Welcome to the Mahomes Report, a weekly breakdown from Brendan Dzwierzynski of what Kansas City Chiefs quarterback Patrick Mahomes did, either good or bad, during the most recent Chiefs game. For past editions, click here.
It feels like it’s been forever since we last saw Patrick Mahomes take the field. Just since the AFC Championship Game he was officially crowned the NFL MVP, the entire Tyreek Hill family saga unfolded, the Chiefs’ roster turned over quite a bit and the feelings of resentment toward the end of last year’s playoff run never truly subsided.
Mahomes and his elite weapons have gotten some game action over the past few weeks, which we’re recapping here in the latest edition of The Report. Despite still having exhibition No. 4 to play, Mahomes likely won’t see any action so his preseason slate can be accounted for now. This is a heavily condensed version of the Mahomes Report; as opposed to the regular season when you’ll see dozens of plays from Mahomes and the rest of the team broken down, his minimal usage this summer means just a couple of plays are here to whet your appetite.
The preseason means next to nothing (more on that later), but it’s fun to see the MVP slinging the ball all over again.
First off in our abbreviated preseason review, we’re taking a look at a rare poor pass from No. 15.
In the second exhibition against the Pittsburgh Steelers, Mahomes just misses Damien Williams on a wheel route (a route which is always open, by the way). Williams gets a step on Steelers linebacker Mark Barron (26) and the quarterback just puts too much air under it.
Fast forward to preseason Week 3, when the still-young passer shows off one of his best intangible traits: growing from mistakes quickly.
This time around, Williams runs his route to Mahomes’ left and is not only guarded by a defensive lineman, but also got a natural chip from tight end Travis Kelce and his route. With plenty of open space, Mahomes drops this throw right in the bucket. The touch is perfect, Williams grabs it in stride and can race ahead for a score. You love to see growth in the preseason, and Mahomes doesn’t make the same mistake twice on this target out of the backfield.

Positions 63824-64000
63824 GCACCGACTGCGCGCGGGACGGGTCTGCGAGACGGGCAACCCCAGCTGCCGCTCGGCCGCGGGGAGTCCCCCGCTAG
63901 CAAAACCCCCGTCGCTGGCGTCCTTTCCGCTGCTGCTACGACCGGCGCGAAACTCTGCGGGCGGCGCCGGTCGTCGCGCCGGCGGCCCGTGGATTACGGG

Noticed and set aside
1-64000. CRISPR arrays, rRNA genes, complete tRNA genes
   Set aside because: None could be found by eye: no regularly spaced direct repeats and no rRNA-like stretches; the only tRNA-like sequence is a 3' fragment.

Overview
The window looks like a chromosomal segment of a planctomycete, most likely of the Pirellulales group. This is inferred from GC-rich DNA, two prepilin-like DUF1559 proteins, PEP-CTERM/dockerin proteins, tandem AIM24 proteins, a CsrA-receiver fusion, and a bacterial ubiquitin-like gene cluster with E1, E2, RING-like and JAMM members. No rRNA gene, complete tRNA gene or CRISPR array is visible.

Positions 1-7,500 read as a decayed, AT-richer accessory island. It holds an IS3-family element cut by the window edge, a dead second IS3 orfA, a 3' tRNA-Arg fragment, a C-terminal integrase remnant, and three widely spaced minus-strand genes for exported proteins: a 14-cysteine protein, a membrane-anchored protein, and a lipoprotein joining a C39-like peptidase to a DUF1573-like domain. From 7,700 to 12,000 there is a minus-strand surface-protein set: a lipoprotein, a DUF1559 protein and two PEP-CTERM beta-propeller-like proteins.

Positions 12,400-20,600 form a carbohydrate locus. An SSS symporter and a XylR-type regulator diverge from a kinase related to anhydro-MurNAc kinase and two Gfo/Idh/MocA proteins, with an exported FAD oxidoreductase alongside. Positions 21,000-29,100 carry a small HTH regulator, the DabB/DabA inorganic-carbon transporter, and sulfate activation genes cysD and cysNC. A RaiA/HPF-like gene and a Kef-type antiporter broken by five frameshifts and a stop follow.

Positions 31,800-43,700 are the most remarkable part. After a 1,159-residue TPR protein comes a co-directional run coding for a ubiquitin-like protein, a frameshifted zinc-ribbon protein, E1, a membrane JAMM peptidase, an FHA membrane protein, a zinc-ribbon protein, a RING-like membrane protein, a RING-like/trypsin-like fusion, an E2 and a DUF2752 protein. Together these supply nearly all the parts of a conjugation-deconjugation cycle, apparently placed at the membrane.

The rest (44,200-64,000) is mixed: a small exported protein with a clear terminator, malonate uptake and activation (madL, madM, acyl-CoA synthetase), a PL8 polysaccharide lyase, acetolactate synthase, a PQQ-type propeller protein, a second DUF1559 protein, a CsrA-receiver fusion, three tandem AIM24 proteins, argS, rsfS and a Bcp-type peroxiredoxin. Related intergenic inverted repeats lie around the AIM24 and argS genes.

From that same game, we saw a prime example of Mahomes picking apart a defense with RPO action and using his hand cannon to get the ball to his receiver in an instant.
Last season, San Francisco 49ers inside linebacker Fred Warner (54) was tortured by the Chiefs’ RPO game. He’s Mahomes’ read on this play as well, and when he moves up and to his right on the run action, the throwing window to Tyreek Hill is wide open. Hill runs a simple slant from the boundary and is completely uncovered after shaking Richard Sherman (25) out of his break. Look at the zip on this pass, even with a double clutch. These plays are nearly unstoppable.
In Kansas City’s preseason opener against the Cincinnati Bengals, we got to see Mahomes unleash a pretty ball down the sideline for a big gain.
The most remarkable part of this play is that cornerback Anthony Chesley (38) has no idea where the ball is until Kelce is already picking up YAC. By this point we know that Mahomes isn’t going to be rattled with minimal pressure, so we see him hang in the pocket while Eric Fisher tries to keep defensive end Sam Hubbard (94) at bay. Then, despite pressure approaching from his right, Mahomes calmly steps into the throw and delivers a rope right into Kelce’s outstretched hands. This is a beautiful play in general with a beautiful throw as the pièce de résistance.
That’s about it for the meaningful or noteworthy throws from Mahomes this preseason. However, his running ability gave some Chiefs fans a heart attack at least twice in three weeks.
Whether it was coincidence, design or fear that caused it, Mahomes didn’t play after the conclusion of this series following the run. He slid, thus doing the right thing, but he definitely put himself in harm’s way. You don’t love seeing that in the preseason.
You like seeing the following type of run even less.
It’s hard not to respect the willingness to go for broke at any time when you’re on the field, but a head-first dive in a meaningless exhibition is cause for some concern. The solution? Stop playing starters, It’s Andy Reid’s thing to keep starters in longer during the third preseason game, the so-called “dress rehearsal” game, but there’s less and less data backing up that it’s a good decision. QB1 should have pulled up and slid (or just thrown the ball away), but it’s not easy to convince guys who are violent and competitive for a living to tone it down when they’re in a game environment. If Mahomes gets hurt the season is over for the Chiefs, so why take the risk? Does he need a dozen or less reps that badly? Probably not.
Not that I’m bitter about my favorite team losing a couple contributors during a moronic preseason game in Canada, nope not at all.